Monday, October 02, 2006

Weekly WOM: Increase the fun factor

The Church of the Customer blog reports on how one intrepid Southwest Airlines gate agent took matters into his own hands to perk up flyers after the A/C broke down at the terminal. The agent soothed weary travelers with his jokes, goofy hat and greeting everyone by name. According to the report, the heat was quickly forgotten, but the fun experience was not. As Jackie Huba sums up, "It was still hot as hell at the gate, but most folks made their way onto the plane with a smile on their face, as I did. The freedom to be fun. Yet another reason why Southwest has such strong word of mouth versus its competitors." The post also includes a chart from a HBR article, The One Number You Need to Grow (Hint: It's customer referrals).

This story reminded me of another one I read from the NYT that describes how one hotel is training its employees in the finer points of etiquette: "The program, begun in August, is meant to set Loews employees apart by their behavior, dress and personalized approach to sales." The intensive two-day training covers all manner of social and sales skills. As part of this new strategy, the hotel's sales people encourage their potential clients to have fun, try out the bed and use the bath products. It seems to be working as one client said, "'I saw a big change,' Ms. Cricks said. "I used to see the hotel as stiff and sterile. The site visit was very whimsical. It was definitely fun." And more important for the Regency, she said she planned to expand the list of clients she would steer there."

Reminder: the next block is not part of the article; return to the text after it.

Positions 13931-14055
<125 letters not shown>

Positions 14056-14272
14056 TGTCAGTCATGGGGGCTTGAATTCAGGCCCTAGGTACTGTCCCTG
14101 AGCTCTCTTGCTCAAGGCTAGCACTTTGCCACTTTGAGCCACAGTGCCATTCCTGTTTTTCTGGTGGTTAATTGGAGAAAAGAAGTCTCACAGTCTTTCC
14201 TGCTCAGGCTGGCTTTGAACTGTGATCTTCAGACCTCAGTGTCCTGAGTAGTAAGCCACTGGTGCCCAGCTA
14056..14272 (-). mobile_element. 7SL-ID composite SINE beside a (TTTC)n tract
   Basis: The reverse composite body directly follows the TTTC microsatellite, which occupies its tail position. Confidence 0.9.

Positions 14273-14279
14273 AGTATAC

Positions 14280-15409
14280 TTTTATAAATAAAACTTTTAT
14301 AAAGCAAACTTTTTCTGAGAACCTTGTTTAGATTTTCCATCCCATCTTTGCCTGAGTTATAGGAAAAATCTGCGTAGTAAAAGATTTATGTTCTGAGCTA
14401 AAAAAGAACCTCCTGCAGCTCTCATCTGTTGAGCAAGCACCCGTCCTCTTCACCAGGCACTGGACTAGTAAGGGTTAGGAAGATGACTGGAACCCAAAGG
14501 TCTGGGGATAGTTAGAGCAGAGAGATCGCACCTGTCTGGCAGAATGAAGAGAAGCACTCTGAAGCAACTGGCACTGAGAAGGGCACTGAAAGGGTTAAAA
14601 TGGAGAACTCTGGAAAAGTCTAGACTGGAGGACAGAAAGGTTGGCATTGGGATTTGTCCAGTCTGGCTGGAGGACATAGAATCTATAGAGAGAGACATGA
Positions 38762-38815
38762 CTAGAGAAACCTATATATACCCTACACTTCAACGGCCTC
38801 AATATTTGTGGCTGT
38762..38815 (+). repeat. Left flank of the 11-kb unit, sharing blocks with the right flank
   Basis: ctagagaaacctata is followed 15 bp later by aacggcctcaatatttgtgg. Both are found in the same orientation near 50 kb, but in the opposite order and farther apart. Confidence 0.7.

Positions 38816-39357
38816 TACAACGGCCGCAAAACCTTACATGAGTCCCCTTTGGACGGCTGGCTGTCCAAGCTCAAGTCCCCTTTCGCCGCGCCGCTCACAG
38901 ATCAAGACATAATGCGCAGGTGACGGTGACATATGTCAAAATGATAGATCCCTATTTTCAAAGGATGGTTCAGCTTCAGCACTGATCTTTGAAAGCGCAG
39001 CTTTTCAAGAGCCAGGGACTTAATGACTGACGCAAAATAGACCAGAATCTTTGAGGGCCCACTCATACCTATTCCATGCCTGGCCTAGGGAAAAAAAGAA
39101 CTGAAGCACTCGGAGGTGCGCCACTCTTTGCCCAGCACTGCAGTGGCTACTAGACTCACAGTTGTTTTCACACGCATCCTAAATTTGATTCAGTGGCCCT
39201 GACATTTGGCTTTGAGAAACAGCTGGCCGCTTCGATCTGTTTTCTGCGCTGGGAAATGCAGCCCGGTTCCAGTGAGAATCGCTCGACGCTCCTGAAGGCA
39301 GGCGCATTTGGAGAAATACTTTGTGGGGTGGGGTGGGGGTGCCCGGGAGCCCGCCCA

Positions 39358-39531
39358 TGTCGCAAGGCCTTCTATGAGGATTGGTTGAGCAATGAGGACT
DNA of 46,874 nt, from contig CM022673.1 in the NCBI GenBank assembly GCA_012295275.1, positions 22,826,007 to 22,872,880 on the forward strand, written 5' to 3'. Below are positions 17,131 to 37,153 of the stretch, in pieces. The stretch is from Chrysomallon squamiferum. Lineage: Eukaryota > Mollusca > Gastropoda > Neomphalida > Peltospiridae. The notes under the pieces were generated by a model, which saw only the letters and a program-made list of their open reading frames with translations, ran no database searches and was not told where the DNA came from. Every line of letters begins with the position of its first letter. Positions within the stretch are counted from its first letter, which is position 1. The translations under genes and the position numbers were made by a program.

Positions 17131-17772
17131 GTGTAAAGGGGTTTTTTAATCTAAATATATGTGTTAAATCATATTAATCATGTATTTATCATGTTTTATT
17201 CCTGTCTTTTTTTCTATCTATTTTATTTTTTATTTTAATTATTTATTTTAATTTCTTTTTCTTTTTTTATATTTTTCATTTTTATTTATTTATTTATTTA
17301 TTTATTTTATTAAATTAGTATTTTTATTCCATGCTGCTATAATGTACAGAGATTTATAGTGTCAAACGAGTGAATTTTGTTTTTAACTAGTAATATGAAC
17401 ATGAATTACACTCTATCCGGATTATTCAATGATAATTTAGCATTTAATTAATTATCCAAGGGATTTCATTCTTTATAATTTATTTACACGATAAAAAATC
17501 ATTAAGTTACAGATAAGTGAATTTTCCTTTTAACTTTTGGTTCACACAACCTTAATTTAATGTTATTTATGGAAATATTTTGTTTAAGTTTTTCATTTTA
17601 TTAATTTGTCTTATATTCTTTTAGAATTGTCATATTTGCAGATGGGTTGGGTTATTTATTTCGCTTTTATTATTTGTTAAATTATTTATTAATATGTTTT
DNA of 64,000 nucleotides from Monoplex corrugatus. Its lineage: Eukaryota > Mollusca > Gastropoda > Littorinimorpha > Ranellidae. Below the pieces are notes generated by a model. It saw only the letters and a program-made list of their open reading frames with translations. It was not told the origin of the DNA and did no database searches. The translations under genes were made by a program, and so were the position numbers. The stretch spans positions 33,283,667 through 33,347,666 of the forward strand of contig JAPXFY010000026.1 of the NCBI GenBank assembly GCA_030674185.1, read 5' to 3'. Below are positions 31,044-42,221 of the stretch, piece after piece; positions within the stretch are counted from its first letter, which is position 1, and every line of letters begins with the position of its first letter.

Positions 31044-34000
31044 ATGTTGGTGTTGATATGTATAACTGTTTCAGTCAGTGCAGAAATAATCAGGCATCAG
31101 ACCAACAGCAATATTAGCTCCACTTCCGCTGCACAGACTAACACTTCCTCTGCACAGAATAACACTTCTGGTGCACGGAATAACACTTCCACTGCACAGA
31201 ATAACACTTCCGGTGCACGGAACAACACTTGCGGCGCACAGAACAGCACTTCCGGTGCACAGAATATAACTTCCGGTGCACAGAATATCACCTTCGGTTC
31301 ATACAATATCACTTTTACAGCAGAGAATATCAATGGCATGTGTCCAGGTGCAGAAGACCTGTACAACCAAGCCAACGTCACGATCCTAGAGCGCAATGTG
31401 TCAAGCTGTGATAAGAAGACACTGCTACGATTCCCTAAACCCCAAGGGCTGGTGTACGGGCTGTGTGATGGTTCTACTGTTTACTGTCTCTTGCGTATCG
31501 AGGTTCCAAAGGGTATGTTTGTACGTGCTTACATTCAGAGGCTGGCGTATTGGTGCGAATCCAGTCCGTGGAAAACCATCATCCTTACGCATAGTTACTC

As these two examples suggest, there would seem to be a direct WOM-fun relationship. I know we're not in the entertainment business, but if airlines and hotels can insert a bit of humor into their routines, libraries can too. I can't speak for everyone, but a sense of humor is a very endearing quality to me in both people and companies. Fun, however, doesn't just happen. As these examples demonstrate, for fun to work, it has to be a part of the organizational culture and front-line staff have to feel empowered to take certain liberties depending on the situation. Doing so may not just be good for the funny bone, but also for fostering positive word-of-mouth.

Categories: creativity_and_inspiration | real_life

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